Arkansas disaster relief deployment not necessary following recent storms

"Thank the Lord we have missed the bullet again," said Randy Garrett, Arkansas Baptist State Convention disaster relief (DR) director.

While high winds and hail impacted parts of northern Arkansas March 25, Garrett said that following damage asessment by DR volunteers, no Arkansas DR teams were deployed.

According to CNN reports, one person was killed and more than two dozen people were injured as the storm drove through Oklahoma.

Oklahoma's Southern Baptist DR teams responded to affected areas including Moore, Okla. and Tulsa, Okla. March 25, according to The Baptist Messenger, the state Baptist newspaper of Oklahoma.

Garrett told the Arkansas Baptist News that Oklahoma Baptists have not solicited the assistance of other DR teams within their region at this time.


Kisors recover after motorcycle accident

Howard Kisor Jr. and his wife, Mary, have been released from the hospital and are recovering from multiple injuries sustained in a motorcycle accident March 20.

Howard Kisor is pastor of Crow Mountain Baptist Church in Russellville and former associational missionary for Arkansas River Valley Baptist Association. Mary Kisor is a member of the Arkansas Baptist News board of directors.

Mary Kisor said she and her husband were riding on River Road in Pottsville when the accident occurred. She has a broken foot and multiple bruises. Howard Kisor sustained three broken ribs, a concussion, an abrasion on his lung, a small bleed in the brain that healed and a torn artery below his spleen.

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Selma bridge crossing highlights Black History Month at Williams Baptist

The Williams Baptist softball team pauses for a photo after crossing the Edmund Pettus Bridge in Selma, Ala. WALNUT RIDGE – The Williams Baptist College (WBC) softball team walked in the steps of civil rights pioneers in Selma, Ala., as a part of Williams students' celebration of African-American culture and history in February.

A large group of Williams students traveled to Jonesboro and attended a showing of the Oscar nominated movie "Selma" Feb. 4. The movie portrays the struggle for black voting rights and centers on marchers who attempted to cross Selma’s Edmund Pettus Bridge in 1965.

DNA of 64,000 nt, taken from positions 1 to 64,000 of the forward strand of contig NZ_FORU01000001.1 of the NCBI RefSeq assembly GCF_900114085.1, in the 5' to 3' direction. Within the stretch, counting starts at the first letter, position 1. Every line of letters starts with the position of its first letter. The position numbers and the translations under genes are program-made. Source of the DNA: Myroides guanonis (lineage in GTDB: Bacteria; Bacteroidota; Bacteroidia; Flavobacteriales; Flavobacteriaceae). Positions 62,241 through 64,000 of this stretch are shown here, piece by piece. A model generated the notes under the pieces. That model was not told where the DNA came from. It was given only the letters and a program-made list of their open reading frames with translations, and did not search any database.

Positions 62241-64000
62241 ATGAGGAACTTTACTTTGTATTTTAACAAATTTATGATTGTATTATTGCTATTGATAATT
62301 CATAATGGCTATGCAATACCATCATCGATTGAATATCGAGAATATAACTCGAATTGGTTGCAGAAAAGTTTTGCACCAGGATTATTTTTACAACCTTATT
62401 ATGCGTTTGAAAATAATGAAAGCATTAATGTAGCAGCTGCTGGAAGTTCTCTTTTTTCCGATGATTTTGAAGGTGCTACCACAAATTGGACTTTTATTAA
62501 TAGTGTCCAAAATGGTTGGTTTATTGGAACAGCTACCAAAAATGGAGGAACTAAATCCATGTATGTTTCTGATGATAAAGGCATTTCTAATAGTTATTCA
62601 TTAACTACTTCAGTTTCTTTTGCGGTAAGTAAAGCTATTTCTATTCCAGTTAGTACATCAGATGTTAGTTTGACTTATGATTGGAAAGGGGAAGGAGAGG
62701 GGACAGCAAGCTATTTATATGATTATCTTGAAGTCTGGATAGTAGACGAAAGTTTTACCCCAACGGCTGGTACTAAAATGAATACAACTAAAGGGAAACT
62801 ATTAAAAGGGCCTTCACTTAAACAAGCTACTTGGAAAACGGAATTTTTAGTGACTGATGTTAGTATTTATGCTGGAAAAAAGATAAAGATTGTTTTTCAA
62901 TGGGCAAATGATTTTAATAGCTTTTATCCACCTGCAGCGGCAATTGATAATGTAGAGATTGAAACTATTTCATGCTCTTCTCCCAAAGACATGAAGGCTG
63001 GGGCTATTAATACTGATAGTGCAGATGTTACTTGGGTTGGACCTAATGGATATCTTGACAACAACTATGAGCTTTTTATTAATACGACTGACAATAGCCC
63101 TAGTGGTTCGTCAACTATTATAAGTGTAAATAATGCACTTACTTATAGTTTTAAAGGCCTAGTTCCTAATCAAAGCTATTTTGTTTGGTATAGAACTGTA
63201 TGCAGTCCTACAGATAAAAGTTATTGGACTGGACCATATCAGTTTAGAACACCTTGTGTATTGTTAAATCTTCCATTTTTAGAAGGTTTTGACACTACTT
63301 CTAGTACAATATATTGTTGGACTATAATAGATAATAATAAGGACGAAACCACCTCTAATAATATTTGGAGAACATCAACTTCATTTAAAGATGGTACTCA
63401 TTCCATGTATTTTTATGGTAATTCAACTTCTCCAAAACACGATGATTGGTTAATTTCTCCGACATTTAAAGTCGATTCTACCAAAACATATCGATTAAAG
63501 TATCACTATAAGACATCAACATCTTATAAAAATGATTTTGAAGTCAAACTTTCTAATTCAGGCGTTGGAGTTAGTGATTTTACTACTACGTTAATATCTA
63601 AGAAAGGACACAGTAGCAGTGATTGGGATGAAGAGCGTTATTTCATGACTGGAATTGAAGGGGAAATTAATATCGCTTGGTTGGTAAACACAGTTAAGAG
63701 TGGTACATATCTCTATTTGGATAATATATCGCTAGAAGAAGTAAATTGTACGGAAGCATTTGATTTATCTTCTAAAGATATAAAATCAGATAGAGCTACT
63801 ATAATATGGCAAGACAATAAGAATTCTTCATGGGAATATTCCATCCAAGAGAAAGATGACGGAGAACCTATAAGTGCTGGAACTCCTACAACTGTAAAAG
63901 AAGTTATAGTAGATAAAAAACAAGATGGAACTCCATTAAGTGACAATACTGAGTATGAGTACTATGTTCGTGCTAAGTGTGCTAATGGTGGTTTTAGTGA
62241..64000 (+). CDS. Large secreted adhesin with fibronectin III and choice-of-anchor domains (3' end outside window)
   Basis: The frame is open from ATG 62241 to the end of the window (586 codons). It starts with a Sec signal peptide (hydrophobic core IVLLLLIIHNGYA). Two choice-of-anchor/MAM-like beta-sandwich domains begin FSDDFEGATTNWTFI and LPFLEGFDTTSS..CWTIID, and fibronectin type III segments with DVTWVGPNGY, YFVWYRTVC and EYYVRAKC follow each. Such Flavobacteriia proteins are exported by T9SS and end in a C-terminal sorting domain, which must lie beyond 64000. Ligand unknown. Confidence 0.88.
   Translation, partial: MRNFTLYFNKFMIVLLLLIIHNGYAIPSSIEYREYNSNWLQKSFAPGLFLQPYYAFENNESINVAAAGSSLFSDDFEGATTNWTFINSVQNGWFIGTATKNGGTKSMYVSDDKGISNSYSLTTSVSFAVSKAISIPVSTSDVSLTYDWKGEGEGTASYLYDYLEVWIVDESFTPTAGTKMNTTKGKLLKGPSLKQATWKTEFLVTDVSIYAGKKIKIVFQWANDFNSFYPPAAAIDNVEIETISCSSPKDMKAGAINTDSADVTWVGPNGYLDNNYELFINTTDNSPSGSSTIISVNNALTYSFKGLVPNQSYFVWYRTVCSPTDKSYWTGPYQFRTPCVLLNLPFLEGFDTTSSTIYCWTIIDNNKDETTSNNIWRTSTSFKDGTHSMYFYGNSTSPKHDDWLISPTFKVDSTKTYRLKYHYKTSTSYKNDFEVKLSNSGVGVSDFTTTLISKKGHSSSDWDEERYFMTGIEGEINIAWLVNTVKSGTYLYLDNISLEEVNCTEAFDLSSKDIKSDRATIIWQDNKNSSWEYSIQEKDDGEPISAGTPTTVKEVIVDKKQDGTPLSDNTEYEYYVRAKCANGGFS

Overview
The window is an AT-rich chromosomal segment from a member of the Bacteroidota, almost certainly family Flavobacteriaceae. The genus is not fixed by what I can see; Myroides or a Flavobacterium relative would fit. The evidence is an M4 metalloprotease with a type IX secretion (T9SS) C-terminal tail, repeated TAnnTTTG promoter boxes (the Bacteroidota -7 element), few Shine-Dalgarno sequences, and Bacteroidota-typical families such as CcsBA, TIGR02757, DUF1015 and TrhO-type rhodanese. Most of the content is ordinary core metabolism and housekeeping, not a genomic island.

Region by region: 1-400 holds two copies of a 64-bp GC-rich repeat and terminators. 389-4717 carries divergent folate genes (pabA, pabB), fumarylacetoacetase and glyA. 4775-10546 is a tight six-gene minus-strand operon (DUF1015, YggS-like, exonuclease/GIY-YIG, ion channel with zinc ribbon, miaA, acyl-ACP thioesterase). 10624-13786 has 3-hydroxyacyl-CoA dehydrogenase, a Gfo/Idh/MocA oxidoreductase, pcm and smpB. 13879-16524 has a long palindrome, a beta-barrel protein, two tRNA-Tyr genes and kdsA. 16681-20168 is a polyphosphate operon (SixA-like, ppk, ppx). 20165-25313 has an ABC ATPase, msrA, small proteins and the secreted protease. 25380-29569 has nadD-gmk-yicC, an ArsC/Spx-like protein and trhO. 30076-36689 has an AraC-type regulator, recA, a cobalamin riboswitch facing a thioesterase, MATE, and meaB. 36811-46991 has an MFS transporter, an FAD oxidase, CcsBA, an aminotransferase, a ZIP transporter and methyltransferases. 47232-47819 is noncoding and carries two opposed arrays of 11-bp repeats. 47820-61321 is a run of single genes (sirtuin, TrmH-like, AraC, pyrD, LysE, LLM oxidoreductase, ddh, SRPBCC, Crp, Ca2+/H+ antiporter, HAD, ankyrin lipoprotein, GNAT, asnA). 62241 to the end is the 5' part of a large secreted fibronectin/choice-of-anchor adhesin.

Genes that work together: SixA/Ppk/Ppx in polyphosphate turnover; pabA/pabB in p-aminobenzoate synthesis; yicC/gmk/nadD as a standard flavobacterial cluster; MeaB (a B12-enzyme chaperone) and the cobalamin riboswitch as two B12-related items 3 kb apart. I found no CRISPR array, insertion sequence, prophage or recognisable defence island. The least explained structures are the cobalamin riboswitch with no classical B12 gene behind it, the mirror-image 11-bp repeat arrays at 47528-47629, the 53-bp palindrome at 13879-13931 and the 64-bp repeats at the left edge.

The Williams softball team was among those watching the movie and, in a fortunate twist of scheduling, played at a tournament in Alabama the following week. Interim Coach Tyler Herring and Williams President Tom Jones led the way as the team crossed the historic bridge and visited the nearby historic center in Selma.

“It was moving to consider the sacrifice of those who marched over the Edmund Pettus Bridge 50 years ago, and it was especially rewarding to see that our WBC student athletes were eager to walk in the steps of these pioneers. The historical significance of the place was clearly meaningful to all of us,” said Jones.

Williams Baptist Black History Month Committee: Front (left to right): Andrew Matthews and Patrick Smith. Back: Dara Britton, Ebony Scott, Kathy Evans and Hannah Morgan.Among other Black History Month observances at Williams, the group Personal Praise was in concert Feb. 24. About 100 were in attendance for the spiritual music performance in Williams' Old Chapel.

An evening meal Feb. 26 had a Soul Food theme. Williams' Black History Month Committee coordinated the meal with Williams Chef David Shanteau, who directs food services at Williams.

This year’s Black History Month Committee consists of Williams students Dara Britton, Andrew Matthews, Hannah Morgan, Ebony Scott and Patrick Smith, as well as Kathy Evans, Williams' coordinator of student activities.


Grants help Liberian schools to reopen

Candice Lee
WMU Foundation

BIRMINGHAM, Ala. – A total of $44,000 in grants will assist in reopening Liberian schools on Feb. 16. National Woman’s Missionary Union (WMU) and the WMU Foundation made the grants from the HEART (Humanitarian Emergency Aid for Rebuilding Tomorrow) Fund to provide assistance as Liberia recovers from the Ebola crisis.

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Floyd, past SBC presidents send open letter to Obama regarding ISIS

NASHVILLE (BP) – In an open letter, Southern Baptist Convention President Ronnie Floyd, along with the support and signatures of 16 former SBC presidents, called on President Obama to "take the necessary actions now" against ISIS terrorists.

"Since ISIS is a continuing threat to world peace in a way unknown to us since the Nazis of World War II, we humbly call upon you to use the influence and power of your distinguished office to take the necessary actions now in this urgent hour to bring an end to these human atrocities," the March 1 letter said.

"The abuse, brutalization, and murder of children, women, and men that is occurring before the world calls our country to lead forward to bring this to an end."

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